Digital Publishing: Lessons Learned

In Digital by Amanda DeMarco

By Amanda DeMarco

Matt Hanbury (CEO, Murdoch Books), George Lossius (CEO, Publishing Technology), Richard Charkin (Executive Director, Bloomsbury), Richard Mollet (Chief Executive, PA)

What lessons can trade publishing learn from the music and film industries? Richard Mollet, chief executive of the UK Publishers Association, suggests it can learn far more from the successes of scientific and academic publishing. It’s a particularly interesting statement coming from Mollet, former Director of Public Affairs at the BPI (the representative organisation for the recorded music industry in the UK).

It’s also an opinion that was warmly supported by the other participants on Wednesday’s “Lessons Learned from Digital Publishing” panel. Richard Charkin, executive director at Bloomsbury Publishing, cites the success of Crossref, a collaboration that allows cross-publisher citation linking in online academic journals—and the failure of trade publishers to cooperate similarly to create a publisher-led retail alternative to Amazon.

Charkin, whose preference for academic over trade publishing is well-known, points out that academic publishing is now a 90%-digital business, with trade (in English) “lagging” at 15–25%. And that one of the industry’s errors, says Charkin, is that it hasn’t applied the lessons of digital publishing to print. After all, a print book is handled 24 times before it’s sold, and publishers pay royalties “based on a retail price that no one pays,” as part of a system “whose complexity would make a rocket scientist blanch.”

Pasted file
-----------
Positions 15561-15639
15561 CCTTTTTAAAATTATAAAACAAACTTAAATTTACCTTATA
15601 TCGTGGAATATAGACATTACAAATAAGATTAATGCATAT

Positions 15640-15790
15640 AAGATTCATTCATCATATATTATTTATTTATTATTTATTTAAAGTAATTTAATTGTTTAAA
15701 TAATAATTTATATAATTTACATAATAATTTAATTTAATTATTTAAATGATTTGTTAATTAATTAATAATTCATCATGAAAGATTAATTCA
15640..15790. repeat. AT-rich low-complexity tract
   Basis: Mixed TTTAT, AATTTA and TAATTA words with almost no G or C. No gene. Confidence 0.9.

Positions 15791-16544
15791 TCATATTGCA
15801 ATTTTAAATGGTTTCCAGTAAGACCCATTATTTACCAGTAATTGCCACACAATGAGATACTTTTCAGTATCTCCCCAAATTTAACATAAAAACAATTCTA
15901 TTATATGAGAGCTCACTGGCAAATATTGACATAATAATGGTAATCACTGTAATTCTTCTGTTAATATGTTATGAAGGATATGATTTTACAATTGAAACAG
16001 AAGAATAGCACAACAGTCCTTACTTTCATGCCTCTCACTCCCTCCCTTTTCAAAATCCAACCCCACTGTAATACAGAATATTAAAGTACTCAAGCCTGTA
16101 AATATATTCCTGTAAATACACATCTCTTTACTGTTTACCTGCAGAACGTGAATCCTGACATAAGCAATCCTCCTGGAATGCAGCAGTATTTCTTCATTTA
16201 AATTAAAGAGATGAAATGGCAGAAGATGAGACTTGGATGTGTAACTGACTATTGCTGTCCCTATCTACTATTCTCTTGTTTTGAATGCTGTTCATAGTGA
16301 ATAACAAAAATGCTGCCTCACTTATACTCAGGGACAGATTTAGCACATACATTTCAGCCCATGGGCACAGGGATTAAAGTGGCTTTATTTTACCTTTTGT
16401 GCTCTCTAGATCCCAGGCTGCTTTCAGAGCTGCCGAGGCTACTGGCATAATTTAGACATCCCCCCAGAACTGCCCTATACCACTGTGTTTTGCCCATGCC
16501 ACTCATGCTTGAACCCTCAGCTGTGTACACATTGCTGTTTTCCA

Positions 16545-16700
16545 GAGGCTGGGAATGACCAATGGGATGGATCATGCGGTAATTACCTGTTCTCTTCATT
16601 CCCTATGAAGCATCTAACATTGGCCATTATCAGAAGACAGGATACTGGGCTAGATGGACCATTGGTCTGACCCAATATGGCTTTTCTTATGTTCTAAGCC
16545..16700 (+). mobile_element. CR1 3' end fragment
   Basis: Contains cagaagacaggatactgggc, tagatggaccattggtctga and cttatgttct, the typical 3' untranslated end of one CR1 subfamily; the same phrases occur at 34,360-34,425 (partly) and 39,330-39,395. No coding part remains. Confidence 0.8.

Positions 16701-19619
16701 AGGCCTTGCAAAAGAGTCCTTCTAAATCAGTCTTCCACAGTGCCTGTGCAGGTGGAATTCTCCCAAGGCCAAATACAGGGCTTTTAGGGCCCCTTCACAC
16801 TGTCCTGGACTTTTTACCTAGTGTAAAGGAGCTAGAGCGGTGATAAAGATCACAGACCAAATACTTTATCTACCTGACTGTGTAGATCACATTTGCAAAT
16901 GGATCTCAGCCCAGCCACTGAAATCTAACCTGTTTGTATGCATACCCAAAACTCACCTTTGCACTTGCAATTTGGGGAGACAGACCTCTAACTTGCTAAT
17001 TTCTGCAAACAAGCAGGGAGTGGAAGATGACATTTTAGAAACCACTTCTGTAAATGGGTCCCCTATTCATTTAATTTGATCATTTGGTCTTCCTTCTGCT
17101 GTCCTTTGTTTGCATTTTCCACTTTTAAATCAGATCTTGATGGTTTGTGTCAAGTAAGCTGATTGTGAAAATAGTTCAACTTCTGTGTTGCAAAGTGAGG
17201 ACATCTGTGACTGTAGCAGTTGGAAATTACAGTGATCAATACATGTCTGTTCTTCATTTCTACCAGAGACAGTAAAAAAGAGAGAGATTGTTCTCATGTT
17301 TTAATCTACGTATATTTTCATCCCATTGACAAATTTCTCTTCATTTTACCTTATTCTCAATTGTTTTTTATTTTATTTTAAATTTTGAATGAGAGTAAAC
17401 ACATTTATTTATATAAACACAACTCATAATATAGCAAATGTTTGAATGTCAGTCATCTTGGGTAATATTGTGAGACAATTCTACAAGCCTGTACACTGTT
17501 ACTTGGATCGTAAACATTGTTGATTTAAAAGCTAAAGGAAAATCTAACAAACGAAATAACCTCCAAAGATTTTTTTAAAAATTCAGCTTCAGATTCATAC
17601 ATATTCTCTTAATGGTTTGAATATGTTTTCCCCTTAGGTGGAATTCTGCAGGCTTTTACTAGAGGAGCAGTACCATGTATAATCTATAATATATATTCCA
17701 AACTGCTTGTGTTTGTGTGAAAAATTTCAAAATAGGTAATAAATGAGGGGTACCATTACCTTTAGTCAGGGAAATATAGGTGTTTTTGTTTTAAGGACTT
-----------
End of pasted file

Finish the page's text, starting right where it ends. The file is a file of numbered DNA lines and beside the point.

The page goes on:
Matt Hanbury, CEO of Australia’s Murdoch Books (which he sold just before the fair to Allen & Unwin), says that there is an imbalance between risk and pay-out, with publishers taking chances, then losing their earnings to big players in bad deals they never should have signed. The much-promised digital revolution in publishing “has been highjacked by technology providers.”

George Lossius, CEO of Publishing Technology, says publishers have clung to big players because they give direction, even if that direction doesn’t make sense. In recent years, publishers have rushed to make iPhone apps, although 60% of smartphones are Android phones.

The panel wasn’t completely pessimistic, despite an awareness of the industry’s many missteps; Lossius predicts a doubling in readership (if not in revenue) due to increased digital reading, device use and accessibility.

About the Author

Amanda DeMarco

Amanda DeMarco is a freelance writer and translator living in Berlin. Originally from Chicago, her work for Publishing Perspectives focuses on German-language publishing news.